Why The Australian Jewel Beetle Love Beer Bottles

May 24, 2023 0 comments

The Australian jewel beetle (Julodimorpha bakewelli) is a large golden-colored beetle species that is found all over South Australia in arid and semi-arid areas. Like most insects, the jewel beetle’s only purpose in life is to breed. Every year during mating season, the males fly around, searching for the shiny brown backs of the females crawling on the ground. When they find a lady they like, they hop on her back and start humping—except, many times, the mate of their choice turns out to be something else.

Several Australian jewel beetles trying to mate with a beer bottle. Credit: National Geographic

Back in the spring of 1981, which occurs in August and September in Australia, two entomologists, Darryl Gwynne from the University of Toronto in Canada and David Rentz from the CSIRO, were on a field trip in Western Australia where they made a remarkable discovery. The pair observed several male Australian jewel beetles trying to mate with a 375ml beer bottle, known affectionately as a ‘stubbie’. They picked up the bottle and tried to shake off the beetles, but the insects had gripped the bottle fiercely and wouldn’t buzz.

Looking around, the researchers found more stubbies, and each one was mounted upon by several males. The males had their genitalia everted as they attempted to mate with the bottle. The behavior perplexed Gwynne and Rentz, and so they conducted a brief experiment at the site. They found four empty stubbies and placed them on the ground. The area was littered with beer bottles tossed from open windows of speeding cars, so they had no trouble finding them. They wanted to see if the bottles would attract beetles. Sure enough, within half an hour, two of the bottles had attracted a total of six males.

What was drawing the beetles to the empty stubbies? Surely, it was not the beer, because the beetles didn’t go for the spout end, but rather the bottom. Also the bottles were long dry.

The answer became obvious when they took a closer look at the bottles, which was shiny brown in color with a ring of dimples near the bottom, similar to the tiny bumps on the beetles’ elytra. Apparently, the males were confusing the beer bottles for females of their species from the way the light reflected off their backs. Biologists call this "an evolutionary trap." It happens when environmental changes caused by human activities lead animals to make poor habitat choices that can lead to rapid population declines and even extinction. For instance, when sea turtle hatchlings emerge from their sandy nests, they instinctively migrate towards the moonlight reflecting on the ocean. However, the presence of bright lights from beach hotels can confuse the hatchlings, causing them to migrate in the wrong direction. As a consequence, they either succumb to exhaustion or become vulnerable to predation.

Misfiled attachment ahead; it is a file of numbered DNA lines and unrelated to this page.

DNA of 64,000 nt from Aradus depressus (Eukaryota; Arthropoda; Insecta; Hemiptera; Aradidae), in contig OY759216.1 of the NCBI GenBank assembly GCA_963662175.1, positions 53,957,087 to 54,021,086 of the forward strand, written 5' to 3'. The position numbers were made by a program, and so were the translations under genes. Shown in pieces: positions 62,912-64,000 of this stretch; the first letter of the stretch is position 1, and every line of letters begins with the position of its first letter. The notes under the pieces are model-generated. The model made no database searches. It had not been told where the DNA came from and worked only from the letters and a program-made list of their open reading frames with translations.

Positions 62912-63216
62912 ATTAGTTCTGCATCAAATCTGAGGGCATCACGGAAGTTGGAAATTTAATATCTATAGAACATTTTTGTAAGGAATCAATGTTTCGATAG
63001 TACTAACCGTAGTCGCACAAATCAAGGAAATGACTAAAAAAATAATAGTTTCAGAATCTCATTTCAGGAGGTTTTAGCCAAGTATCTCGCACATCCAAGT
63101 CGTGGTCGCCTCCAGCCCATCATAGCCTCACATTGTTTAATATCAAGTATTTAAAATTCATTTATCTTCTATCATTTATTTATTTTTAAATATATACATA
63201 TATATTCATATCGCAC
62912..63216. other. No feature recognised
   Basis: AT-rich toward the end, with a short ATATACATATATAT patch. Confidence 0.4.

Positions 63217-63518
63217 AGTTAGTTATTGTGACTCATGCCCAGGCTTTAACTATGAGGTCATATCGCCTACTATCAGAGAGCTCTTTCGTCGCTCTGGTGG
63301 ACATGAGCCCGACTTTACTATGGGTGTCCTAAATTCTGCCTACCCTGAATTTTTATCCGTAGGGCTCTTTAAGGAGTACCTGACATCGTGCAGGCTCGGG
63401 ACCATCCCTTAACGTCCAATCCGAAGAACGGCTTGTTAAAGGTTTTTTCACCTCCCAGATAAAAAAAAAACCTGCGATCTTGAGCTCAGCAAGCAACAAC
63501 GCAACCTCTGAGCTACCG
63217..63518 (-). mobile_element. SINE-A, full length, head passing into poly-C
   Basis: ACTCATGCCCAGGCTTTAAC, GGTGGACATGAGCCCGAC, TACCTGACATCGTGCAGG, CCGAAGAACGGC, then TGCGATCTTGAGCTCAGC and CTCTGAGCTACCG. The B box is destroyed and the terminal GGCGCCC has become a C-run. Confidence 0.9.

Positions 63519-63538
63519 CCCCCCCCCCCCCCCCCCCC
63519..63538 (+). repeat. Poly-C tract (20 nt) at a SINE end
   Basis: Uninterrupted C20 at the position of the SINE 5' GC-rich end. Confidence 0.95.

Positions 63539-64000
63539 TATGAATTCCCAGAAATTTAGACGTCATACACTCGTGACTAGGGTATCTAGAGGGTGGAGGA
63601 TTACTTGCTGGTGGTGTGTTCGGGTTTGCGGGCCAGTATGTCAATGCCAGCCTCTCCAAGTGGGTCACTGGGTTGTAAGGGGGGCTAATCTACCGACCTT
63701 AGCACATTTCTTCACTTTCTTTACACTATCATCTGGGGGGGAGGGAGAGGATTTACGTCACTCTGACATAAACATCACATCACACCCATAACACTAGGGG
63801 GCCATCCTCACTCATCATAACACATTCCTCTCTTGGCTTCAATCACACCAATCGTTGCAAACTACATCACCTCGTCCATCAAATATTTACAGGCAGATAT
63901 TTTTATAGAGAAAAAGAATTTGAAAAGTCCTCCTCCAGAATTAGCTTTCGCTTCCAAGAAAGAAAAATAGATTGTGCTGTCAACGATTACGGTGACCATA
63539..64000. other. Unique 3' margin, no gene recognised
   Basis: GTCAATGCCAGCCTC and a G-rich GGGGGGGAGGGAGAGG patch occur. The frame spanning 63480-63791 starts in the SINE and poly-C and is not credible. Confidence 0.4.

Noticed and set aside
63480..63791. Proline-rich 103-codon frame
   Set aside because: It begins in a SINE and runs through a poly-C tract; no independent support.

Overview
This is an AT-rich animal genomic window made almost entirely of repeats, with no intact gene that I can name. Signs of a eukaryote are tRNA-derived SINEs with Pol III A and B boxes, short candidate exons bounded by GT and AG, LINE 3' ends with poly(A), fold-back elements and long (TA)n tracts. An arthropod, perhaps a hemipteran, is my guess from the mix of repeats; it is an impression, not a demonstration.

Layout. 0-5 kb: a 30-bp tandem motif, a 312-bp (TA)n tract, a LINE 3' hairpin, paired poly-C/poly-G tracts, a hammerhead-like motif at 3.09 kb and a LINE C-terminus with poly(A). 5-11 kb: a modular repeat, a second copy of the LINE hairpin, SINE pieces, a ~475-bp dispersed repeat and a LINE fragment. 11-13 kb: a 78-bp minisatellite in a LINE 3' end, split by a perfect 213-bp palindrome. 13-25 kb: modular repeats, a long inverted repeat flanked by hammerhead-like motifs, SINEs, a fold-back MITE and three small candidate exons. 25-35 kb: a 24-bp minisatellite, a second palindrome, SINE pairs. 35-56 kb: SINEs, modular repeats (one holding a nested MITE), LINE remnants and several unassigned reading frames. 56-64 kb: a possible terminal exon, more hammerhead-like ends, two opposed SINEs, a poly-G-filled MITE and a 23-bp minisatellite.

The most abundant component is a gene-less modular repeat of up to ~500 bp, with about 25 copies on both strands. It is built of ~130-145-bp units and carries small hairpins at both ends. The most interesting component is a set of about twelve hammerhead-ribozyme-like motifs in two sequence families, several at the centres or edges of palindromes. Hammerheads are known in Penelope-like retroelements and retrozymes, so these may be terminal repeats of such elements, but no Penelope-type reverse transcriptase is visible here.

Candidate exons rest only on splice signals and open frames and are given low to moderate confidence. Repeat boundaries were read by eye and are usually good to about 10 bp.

A male Australian jewel beetle attempts to make love with a beer bottle. Credit: Darryl Gwynne

Likewise, the Australian jewel beetles exhibit a similar effect. Mistaking beer bottles for females can have detrimental consequences for male beetles. Gwynne and Rentz documented how once the males landed on the bottles, they persistently attempted to mate with them until physically displaced. In their natural habitat, this behavior can lead to unintended starvation or exhaustion, ultimately resulting in their demise. The researchers observed instances where some males fell off the bottles due to heat exhaustion, while others became prey for predators such as ants.

Thankfully, Australian beer companies have changed the design on their beer bottles. It no longer has the little bumps that has been confusing the beetles.

Darryl Gwynne and David Rentz’s, who wrote a paper on this observation, won the 2011 Ig Nobel prize—a parody prize awarded annually by the scientific humor magazine Annals of Improbable Research, putting into spotlight this unusual aspect of the Australian jewel beetle.

# The Love That Dared Not Speak Its Name, Of A Beetle For A Beer Bottle, NPR
# Australia’s beer-loving jewel beetle, Australian Geographic


More on Amusing Planet


{{posts[0].date}} {{posts[0].commentsNum}} {{messages_comments}}


{{posts[1].date}} {{posts[1].commentsNum}} {{messages_comments}}


{{posts[2].date}} {{posts[2].commentsNum}} {{messages_comments}}


{{posts[3].date}} {{posts[3].commentsNum}} {{messages_comments}}